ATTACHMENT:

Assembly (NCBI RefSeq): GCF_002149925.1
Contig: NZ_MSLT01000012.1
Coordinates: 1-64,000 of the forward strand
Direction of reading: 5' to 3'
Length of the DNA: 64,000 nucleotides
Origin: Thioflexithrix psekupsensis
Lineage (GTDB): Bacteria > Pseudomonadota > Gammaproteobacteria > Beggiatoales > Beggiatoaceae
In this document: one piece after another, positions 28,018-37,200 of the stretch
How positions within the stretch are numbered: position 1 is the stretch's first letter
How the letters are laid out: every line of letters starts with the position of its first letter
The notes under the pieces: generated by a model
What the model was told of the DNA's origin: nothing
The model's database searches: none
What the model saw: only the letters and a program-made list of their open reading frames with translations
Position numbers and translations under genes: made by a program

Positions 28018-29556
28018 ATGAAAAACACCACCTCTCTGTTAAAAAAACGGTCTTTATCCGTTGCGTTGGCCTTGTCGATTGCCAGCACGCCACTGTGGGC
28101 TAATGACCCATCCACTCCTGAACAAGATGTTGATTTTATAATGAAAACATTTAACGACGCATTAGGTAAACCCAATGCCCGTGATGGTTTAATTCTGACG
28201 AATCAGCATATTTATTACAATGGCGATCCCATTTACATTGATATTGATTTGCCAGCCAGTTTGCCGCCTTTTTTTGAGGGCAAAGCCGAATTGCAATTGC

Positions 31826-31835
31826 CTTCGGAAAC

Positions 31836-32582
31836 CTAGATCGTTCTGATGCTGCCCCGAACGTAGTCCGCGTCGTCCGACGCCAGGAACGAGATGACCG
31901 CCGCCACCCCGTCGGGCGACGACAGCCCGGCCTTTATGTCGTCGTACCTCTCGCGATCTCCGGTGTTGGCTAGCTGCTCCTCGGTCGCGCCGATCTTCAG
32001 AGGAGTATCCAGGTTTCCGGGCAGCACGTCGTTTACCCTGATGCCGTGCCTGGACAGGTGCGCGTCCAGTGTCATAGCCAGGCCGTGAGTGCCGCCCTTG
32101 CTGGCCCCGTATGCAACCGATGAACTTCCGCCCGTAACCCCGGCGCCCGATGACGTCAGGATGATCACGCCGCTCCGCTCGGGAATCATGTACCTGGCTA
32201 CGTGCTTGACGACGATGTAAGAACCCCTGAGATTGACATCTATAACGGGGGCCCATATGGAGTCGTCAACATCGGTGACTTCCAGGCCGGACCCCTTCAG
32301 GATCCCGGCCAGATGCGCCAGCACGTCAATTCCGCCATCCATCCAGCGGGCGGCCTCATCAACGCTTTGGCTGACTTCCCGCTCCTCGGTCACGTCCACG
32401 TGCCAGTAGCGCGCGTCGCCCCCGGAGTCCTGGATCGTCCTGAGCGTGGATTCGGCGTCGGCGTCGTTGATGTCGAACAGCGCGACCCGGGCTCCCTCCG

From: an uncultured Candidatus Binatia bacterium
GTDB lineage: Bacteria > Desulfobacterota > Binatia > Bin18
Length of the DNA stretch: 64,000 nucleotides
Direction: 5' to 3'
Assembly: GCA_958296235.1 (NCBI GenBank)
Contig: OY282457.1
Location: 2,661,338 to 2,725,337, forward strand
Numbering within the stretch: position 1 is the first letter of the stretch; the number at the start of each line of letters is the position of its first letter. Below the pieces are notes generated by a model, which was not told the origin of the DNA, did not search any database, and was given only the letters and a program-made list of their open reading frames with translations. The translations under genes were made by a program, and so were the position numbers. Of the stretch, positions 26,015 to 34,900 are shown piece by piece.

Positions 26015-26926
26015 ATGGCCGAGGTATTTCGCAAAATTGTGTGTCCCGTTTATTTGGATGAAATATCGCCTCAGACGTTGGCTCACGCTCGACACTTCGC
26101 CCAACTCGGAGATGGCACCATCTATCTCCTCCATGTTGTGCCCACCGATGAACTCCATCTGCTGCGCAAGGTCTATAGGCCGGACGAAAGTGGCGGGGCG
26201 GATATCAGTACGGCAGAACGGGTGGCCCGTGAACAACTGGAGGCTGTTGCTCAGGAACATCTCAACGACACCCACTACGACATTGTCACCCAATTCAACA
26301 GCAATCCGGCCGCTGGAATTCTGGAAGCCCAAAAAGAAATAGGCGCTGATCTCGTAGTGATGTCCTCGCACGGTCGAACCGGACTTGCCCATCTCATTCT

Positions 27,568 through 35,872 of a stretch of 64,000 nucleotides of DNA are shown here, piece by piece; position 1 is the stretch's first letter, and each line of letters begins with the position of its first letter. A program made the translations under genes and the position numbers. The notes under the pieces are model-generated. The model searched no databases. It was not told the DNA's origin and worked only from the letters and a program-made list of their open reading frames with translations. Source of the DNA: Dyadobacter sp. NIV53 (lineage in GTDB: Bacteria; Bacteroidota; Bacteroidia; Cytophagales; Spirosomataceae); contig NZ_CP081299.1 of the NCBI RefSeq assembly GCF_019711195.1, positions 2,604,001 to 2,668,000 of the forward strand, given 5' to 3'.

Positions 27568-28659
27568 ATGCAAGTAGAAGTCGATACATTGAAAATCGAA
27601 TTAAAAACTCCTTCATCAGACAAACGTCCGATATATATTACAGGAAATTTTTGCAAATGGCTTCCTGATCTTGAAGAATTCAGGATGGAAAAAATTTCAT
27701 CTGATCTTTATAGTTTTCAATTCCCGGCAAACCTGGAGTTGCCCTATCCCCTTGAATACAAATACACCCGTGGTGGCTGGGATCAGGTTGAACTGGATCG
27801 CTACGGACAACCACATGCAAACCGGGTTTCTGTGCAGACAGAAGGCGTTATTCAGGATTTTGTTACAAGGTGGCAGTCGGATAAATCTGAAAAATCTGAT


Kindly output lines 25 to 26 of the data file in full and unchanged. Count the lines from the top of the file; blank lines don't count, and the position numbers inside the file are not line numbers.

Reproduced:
32001 AGGAGTATCCAGGTTTCCGGGCAGCACGTCGTTTACCCTGATGCCGTGCCTGGACAGGTGCGCGTCCAGTGTCATAGCCAGGCCGTGAGTGCCGCCCTTG
32101 CTGGCCCCGTATGCAACCGATGAACTTCCGCCCGTAACCCCGGCGCCCGATGACGTCAGGATGATCACGCCGCTCCGCTCGGGAATCATGTACCTGGCTA